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Ship Breaker Paperback – October 3, 2011
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A Michael L. Printz Award Winner
"Bacigalupi's future earth is brilliantly imagined and its genesis anchored in contemporary issues...The characters are layered and complex, and their almost unthinkable actions and choices seem totally credible. Vivid, brutal, and thematically rich, this captivating title is sure to win teen fans for the award-winning Bacigalupi." --Booklist (starred review)
"Bacigalupi (The Windup Girl) makes a stellar YA debut with this futuristic tale of class imbalance on the Gulf Coast...Bacigalupi's cast is ethnically and morally diverse, and the book's message never overshadows the storytelling, action-packed pacing, or intricate world-building." --Publishers Weekly (starred review)
* "This thriller will grab and keep readers' attentions as Nailer and Nita 'crew up' in their fight to survive."―The Horn Book, starred review
"Exciting, poetic, and breathtaking."―Sherman Alexie, author of The Absolutely True Diary of a Part-Time Indian
"A riveting tale of adventure in a broken world."―Scott Westerfeld, author of the Uglies series and Leviathan
"Barely a chapter into this novel, readers may feel as if they're deep inside the black hold of an oil tanker--in a good way."―New York Times Book Review
"A top-notch dystopian thriller, from its claustrophobic opening pages to its race-against-the-waves ending."―Barry Lyga, author of The Astonishing Adventures of Fanboy and Goth Girl and Boy Toy
"Tough, tense, and terrific--a story that keeps you turning pages while you read, and returning to the tale long after you're done."―John Scalzi, author of Old Man's War
"This gripping novel is all about the nature of trust and of family. . . . Nailer and his intense, beautiful world will linger in your mind for a long time."―Kim Stanley Robinson, author of the Mars trilogy
About the Author
- Lexile measure : 690
- Grade level : 10 and up
- Item Weight : 11 ounces
- Paperback : 352 pages
- ISBN-10 : 0316056197
- ISBN-13 : 978-0316056199
- Dimensions : 5.5 x 1 x 8.25 inches
- Publisher : Little, Brown Books for Young Readers; Reprint edition (October 3, 2011)
- Reading level : 14 and up
- Language: : English
- Best Sellers Rank: #26,354 in Books (See Top 100 in Books)
- Customer Reviews:
Top reviews from the United States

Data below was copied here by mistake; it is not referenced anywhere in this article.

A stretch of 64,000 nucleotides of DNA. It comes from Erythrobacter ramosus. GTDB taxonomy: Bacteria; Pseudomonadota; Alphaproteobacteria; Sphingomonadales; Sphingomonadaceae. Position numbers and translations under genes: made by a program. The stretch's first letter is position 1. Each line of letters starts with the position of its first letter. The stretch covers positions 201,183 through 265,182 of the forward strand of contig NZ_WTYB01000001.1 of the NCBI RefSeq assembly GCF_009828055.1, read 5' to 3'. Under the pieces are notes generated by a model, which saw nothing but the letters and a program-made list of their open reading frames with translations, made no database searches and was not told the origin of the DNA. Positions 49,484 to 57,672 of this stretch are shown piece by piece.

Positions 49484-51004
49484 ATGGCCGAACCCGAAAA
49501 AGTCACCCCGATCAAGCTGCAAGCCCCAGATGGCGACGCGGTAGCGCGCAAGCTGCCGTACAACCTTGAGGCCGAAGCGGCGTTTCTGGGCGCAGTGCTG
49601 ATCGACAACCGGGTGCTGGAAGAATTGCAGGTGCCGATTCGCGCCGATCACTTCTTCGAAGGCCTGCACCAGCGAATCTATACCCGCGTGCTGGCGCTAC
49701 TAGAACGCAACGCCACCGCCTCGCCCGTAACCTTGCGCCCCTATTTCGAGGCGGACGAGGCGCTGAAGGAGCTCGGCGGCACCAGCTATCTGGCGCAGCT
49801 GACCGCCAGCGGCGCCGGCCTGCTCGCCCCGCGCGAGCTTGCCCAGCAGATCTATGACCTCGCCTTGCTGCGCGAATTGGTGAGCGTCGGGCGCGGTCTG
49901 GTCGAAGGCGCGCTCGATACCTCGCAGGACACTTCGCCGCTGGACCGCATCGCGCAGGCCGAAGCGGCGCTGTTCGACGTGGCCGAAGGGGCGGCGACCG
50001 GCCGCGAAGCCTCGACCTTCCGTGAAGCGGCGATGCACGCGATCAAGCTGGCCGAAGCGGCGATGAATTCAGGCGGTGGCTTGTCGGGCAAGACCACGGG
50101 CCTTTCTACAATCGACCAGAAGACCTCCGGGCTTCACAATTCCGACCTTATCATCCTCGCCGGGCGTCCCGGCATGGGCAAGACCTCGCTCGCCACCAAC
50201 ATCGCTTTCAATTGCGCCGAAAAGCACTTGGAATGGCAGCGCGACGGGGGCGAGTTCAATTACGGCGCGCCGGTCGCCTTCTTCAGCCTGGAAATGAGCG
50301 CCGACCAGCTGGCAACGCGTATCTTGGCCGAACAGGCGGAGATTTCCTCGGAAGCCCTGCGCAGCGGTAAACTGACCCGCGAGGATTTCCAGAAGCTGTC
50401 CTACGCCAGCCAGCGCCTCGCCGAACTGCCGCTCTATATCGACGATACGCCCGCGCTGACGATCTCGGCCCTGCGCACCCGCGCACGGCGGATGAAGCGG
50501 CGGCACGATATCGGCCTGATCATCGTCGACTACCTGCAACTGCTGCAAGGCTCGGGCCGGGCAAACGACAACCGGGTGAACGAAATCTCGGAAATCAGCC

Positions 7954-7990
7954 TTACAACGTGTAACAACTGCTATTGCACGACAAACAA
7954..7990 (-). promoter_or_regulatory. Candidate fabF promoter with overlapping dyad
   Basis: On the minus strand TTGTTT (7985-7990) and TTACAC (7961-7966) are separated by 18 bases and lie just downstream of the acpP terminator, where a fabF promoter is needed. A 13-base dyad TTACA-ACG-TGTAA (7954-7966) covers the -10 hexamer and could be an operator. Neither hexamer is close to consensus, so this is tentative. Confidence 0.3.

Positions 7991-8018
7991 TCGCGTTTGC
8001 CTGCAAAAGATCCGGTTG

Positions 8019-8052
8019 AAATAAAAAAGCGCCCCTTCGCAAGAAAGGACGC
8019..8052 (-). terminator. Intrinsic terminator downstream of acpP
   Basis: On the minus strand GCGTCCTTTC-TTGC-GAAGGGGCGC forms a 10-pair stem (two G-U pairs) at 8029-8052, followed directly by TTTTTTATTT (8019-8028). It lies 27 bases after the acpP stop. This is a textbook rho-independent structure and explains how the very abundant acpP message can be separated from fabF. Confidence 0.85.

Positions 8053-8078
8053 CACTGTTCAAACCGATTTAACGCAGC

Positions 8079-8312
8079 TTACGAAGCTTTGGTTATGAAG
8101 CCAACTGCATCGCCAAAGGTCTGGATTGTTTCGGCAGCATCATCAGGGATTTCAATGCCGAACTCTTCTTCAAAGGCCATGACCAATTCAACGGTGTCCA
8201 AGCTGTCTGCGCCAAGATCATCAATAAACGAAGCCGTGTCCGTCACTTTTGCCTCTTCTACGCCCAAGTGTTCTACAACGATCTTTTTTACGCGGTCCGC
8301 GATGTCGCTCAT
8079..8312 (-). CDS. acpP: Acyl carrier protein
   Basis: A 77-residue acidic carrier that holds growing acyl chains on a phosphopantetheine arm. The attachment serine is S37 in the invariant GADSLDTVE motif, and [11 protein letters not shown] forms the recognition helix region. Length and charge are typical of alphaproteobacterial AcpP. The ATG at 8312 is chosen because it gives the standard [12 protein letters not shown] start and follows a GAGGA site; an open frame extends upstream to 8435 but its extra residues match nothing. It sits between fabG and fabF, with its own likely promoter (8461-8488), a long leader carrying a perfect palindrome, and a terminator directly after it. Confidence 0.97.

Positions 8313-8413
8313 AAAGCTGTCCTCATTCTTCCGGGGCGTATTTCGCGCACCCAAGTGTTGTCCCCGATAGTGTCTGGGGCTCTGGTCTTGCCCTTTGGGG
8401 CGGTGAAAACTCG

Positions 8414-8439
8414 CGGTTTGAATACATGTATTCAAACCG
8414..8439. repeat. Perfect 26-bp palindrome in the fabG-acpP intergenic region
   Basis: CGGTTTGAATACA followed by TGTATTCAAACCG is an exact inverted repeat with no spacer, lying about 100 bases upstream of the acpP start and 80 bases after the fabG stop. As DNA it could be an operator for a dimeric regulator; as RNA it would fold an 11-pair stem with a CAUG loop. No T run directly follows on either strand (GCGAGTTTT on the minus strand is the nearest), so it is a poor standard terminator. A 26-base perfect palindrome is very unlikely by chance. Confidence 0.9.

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When my son first read this book for summer reading before seventh grade, he wouldn’t stop talking about how much he enjoyed it. It took me a year, but I finally got around to it and I’m sad that I took so long for me to get there. Bacigalupi created an amazing dystopian society focused on the rising sea levels predicted by climate change experts. It’s one thing to create a post-apocalyptic world, but amazing authors create fantastic depth, focusing on things like society structure, economy, and other facets of “what will life be like after impending catastrophe”.
As usual, what really makes dystopian stories great are the characters. Whether it’s zombies or nuclear fallout or rising water levels, how people respond is what matters. In this world, at least Nailer’s portion world, it’s cut-throat and you’re only as valuable as what you can provide. There is a certain Lord of the Flies element to the relative freedom the children have (with scenes of them drinking, being violent, and acting way more adult-like than a teenager would in our world), but it isn’t without reason. It’s a hard world and hard world create hard people.
Nailer’s character progression and his inherent drive to do the “right” thing to him (which isn’t exactly in line with the “right” thing by his peers’ standpoint) is what separates him from the rest of the characters. He represents a kind of impractical humanity/compassion that has been lost to this world in lieu of survivalism. As said above, any good dystopia is less about the events that led to the apocalyptic scenario and more about how people respond. This story is no different and it’s wonderful.
As mentioned above, there are scenes with teens cursing and drinking. There is also some somewhat descriptive violence (as well as a certain disregard for other humans) that, while they make complete sense in the world Bacigalupi created, is still a bit dark and cold. Again, this is a dark and cold world. My son was assigned this book in 7th grade so he was just turning 12 when he read it. I think this is a great age range, so long as the content is examined through a comparative filter that the way the teens act in this world is not appropriate for our society. If anything, this would be a more appropriate educational book to examine some of these elements than the tried and true Lord of the Flies, because at least Ship Breaker shows humanity in a cold world whereas Flies shows the inherent darkness in even “civilized” people.
5/5 Giant Cartoon Mallets from Toonopolis, The Blog's Books for Boys review on 4/22/19.
Action...and plenty of it. It starts off fierce and never lets go. I sort of felt like that kid in the never ending story pulling the blanket over my head, clicking on my flashlight and looking to find Falcor. It's that good.
The setups. When something is alluded to in the beginning, it comes rearing right back around in the most satisfying way. This book made me realize this is always the thing I'm looking for. I almost want to play a game of hide and seek with my books. You lay some information down and I'll try to put the pieces together. I can keep up, I promise. Paolo Bacigalupi delivered these fun little finds over and over again.